Bell Curve The Law Talking Guy Raised by Republicans U.S. West
Well, he's kind of had it in for me ever since I accidentally ran over his dog. Actually, replace "accidentally" with "repeatedly," and replace "dog" with "son."

Thursday, February 03, 2005

About Academic Freedom

From AP February 3, 2005:
NEW HAVEN, Conn. - A federal judge has ruled that Yale Law School can block military recruiters from campus without fear of losing federal funding.

U.S. District Judge Janet C. Hall ruled Monday that a federal law requiring universities to let recruiters on campus violates the school's constitutional right to free speech.
School policy requires all recruiters to sign a nondiscrimination pledge, which the Pentagon has not done in light of the military's "don't ask, don't tell" policy banning open homosexuality. Defense officials argued that federal law requires Yale to allow recruiters on campus even without signing the pledge.

With the government threatening to withhold hundreds of millions of dollars in federal funding, Yale faculty members sued the Department of Defense last year. Hall's decision echoes a ruling in November by the 3rd U.S. Circuit Court of Appealsin Philadelphia in a case filed by other law schools. The Pentagon has said it will take that case to the Supreme Court. In the Yale case, military officials said they were reviewing Hall's decision Wednesday and had no comment.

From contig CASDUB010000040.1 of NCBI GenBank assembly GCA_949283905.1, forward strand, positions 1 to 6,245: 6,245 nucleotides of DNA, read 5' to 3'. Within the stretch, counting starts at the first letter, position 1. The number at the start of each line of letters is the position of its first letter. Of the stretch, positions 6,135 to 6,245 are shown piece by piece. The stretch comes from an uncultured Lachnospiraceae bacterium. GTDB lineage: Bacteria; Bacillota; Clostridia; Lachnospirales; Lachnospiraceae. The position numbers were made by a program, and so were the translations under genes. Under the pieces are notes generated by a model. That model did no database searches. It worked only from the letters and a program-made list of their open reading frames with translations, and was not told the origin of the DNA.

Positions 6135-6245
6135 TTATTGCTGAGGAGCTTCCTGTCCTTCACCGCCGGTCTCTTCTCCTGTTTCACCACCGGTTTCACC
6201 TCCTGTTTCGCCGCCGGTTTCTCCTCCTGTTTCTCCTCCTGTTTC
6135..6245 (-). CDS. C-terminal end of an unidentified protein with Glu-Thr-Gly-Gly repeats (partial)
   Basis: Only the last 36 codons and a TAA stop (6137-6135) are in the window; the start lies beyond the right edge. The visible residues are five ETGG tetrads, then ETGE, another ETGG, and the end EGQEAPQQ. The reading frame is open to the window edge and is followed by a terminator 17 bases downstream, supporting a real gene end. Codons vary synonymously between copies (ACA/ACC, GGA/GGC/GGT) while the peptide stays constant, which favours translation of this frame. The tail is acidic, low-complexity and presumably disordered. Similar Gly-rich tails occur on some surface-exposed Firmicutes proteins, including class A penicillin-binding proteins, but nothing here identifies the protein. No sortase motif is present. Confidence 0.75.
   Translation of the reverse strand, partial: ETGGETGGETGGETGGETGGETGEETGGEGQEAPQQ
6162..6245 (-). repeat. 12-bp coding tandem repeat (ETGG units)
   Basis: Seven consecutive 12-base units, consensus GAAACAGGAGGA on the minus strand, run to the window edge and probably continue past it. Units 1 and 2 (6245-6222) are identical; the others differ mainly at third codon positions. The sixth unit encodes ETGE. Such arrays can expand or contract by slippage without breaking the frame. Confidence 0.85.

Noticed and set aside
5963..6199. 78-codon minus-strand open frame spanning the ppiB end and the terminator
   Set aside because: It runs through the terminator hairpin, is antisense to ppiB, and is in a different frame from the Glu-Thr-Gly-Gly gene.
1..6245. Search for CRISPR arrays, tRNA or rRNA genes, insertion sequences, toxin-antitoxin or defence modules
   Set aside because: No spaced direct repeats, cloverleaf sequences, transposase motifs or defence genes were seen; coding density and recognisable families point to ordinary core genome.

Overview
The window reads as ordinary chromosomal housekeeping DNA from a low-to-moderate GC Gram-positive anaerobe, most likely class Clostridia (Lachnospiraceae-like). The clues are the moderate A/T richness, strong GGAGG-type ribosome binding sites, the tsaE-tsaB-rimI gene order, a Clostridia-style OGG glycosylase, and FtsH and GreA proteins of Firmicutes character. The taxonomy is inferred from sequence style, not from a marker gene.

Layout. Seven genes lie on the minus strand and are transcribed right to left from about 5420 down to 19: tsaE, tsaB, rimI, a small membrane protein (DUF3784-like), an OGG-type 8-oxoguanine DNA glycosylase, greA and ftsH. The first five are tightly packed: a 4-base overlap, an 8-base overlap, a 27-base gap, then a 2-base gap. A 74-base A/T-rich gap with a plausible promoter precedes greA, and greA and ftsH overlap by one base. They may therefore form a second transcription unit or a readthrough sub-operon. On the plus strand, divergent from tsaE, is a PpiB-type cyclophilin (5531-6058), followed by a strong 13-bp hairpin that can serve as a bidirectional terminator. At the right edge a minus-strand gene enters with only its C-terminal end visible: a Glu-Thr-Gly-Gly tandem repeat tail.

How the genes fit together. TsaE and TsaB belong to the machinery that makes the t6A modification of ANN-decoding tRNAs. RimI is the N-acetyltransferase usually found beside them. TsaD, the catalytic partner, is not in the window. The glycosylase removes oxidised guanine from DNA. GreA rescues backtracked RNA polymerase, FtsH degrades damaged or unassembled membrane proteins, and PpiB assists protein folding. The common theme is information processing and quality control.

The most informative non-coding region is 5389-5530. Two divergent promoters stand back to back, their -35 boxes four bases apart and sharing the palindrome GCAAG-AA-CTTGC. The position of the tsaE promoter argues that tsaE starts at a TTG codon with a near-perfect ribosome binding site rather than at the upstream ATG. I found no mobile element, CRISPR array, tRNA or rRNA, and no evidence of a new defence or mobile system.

Immediately following the ruling, Yale's law school returned to its decades-old policy of banning military recruiters. The school temporarily halted that policy in 2002 to avoid losing federal funding.

2 comments:

Dr. Strangelove said...

Could someone explain fow the 1st Amendment was violated here? If I understand the situation correctly, Congress is attempting to coerce private universities into accepting the presence of government (military) representatives--for the express purpose of recruitment activities--by threatening to withhold longstanding federal funding. It's not clear to me how this law prevents anyone from speaking freely, unless barring military personnel is considered a political act of free speech in and of itself...?

The law does try to force a private institution to accept, on private property, the presence of members of an organization whose policies they disapprove of. It would seem that this is more in violation of the right of privacy--which I think is more in the 4th and 5th Amendments. Actually, come to think of it, forcing someone to accept soldiers on their property might even be a rare violation of the 3rd Amendment :-)

The Law Talking Guy said...

Dr. Strangelove is correct. The act of forbidding military recruiters is part of academic freedom, part of the freedom of a university to express anti-discrimination values through more than just words alone. That is a first amendment value. Similarly, the right of the Catholic church to hire only Catholics (for religious jobs) is a first amendment (freedom of religion) value, not overcome by civil rights laws that prohibit you and me from discriminating on religious grounds.